One can also explain Anglican identity as a middle way (via media) between the Roman Catholics and various forms of Protestantism. Interestingly, this interpretation of via media emerged largely in the nineteenth-century within the Oxford Movement, amid a deep wrestling on Anglican identity in England and in the United States of America. The central concern was to connect the ministry, worship and spirituality in the English established Church and American Episcopal Church less to the English Reformation in the sixteenth and seventeenth century, and more to the practice of the ‘one, holy, catholic and apostolic’ church in early Christianity. The focus therefore was to interpret the particular Anglican way as an ism: Anglicans are shaped more by a distinctive (and theoretical account of) Anglicanism instead of by its English experience. It was not an accident the American Episcopalian missionaries in China bequeathed Chinese Anglicans with the name Zhong Hua Sheng Gong Hui (Holy Catholic Church in China). This way to understand Anglican identity clearly is attractive in the present day. It gives Anglicans worldwide an imaginative way to differentiate themselves from both the Roman Catholic and Protestant communities. The use of vestments, ceremonial acts, liturgical practices and forms of services that one finds in Anglican churches today speak volume to this understanding of ‘Anglicanism,’ though the English Reformers would be bemused by such expressions of Anglican distinctive.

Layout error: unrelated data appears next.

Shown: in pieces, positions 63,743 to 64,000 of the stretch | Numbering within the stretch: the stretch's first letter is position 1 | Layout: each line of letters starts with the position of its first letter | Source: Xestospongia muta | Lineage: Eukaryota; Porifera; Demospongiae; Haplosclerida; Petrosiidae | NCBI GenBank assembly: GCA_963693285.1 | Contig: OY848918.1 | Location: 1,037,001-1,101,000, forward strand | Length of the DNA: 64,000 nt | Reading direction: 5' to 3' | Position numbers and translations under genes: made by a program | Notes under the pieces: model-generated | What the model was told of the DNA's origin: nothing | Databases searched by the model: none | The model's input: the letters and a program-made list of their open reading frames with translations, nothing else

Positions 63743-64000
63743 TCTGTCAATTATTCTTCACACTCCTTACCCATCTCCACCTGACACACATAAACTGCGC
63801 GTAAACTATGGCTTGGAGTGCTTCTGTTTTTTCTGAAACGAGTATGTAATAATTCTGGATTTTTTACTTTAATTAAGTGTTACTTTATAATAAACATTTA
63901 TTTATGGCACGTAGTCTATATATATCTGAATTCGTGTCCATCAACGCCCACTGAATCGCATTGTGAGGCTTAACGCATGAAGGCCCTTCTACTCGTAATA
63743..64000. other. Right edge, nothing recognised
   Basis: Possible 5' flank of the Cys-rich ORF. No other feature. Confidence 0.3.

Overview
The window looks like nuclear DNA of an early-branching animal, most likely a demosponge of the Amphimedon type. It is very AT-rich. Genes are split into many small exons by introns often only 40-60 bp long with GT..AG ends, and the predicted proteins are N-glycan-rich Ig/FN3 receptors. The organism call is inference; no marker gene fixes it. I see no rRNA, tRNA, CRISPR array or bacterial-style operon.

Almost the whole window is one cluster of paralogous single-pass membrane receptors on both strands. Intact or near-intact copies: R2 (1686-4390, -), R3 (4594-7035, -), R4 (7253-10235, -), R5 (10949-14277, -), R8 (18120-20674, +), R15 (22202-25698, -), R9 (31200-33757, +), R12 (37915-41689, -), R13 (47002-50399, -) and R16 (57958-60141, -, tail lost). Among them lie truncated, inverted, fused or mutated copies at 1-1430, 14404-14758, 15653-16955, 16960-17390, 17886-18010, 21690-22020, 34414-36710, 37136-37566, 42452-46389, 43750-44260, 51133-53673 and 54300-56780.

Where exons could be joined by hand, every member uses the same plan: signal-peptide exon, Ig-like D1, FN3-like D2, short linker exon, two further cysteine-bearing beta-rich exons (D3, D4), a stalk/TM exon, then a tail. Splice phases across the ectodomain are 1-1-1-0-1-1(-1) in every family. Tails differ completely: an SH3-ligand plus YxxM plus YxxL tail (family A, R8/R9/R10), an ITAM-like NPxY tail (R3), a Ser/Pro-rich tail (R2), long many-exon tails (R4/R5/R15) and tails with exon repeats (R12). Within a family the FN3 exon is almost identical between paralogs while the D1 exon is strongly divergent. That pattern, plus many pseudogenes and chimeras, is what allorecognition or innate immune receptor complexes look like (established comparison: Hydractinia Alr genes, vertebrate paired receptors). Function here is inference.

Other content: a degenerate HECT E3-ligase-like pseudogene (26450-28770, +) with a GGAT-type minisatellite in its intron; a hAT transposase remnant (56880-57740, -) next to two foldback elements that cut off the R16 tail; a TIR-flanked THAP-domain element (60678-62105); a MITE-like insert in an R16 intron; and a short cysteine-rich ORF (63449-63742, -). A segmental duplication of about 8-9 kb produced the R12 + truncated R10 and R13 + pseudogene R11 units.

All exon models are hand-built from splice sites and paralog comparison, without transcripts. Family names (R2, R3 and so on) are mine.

The Best of Both Worlds

These three presentations indeed can be useful for interpreting Anglican life and ministry. Those from independent churches may find the organisational stability, history and global presence of Anglican churches especially attractive. Anglicans have the best of all worlds! Similar to the Roman Catholics, the outer form of their church embodies historical continuity with the times of the Apostles, and like the Protestants, their faith, order and discipline are not dependent on the Roman Church.

But how useful are these presentations in equipping Anglicans to live out their discipleship in concrete terms?  What do they have anything to do with the inner life: how Christians obey Christ as individuals and as a corporate body? Canon A5 on “The doctrine of the Church in the Province” of the Canons of our own Province of South East Asia underscores this problem:

The doctrine of the Church in the Province is grounded in the Holy Scriptures and in such teachings of the ancient Fathers and Councils of the Church as are agreeable to the said Scriptures. In particular such doctrine is to be found in the Thirty-Nine Articles of Religion, the Book of Common Prayer, and the Ordinal.

In fact, Canon A1 to A5 on the faith and order of the Province replicate similar canons of the Church of England. This hardly needs justification: The Archbishop of Canterbury was the metropolitan of the dioceses before the Province was established.

In South East Asia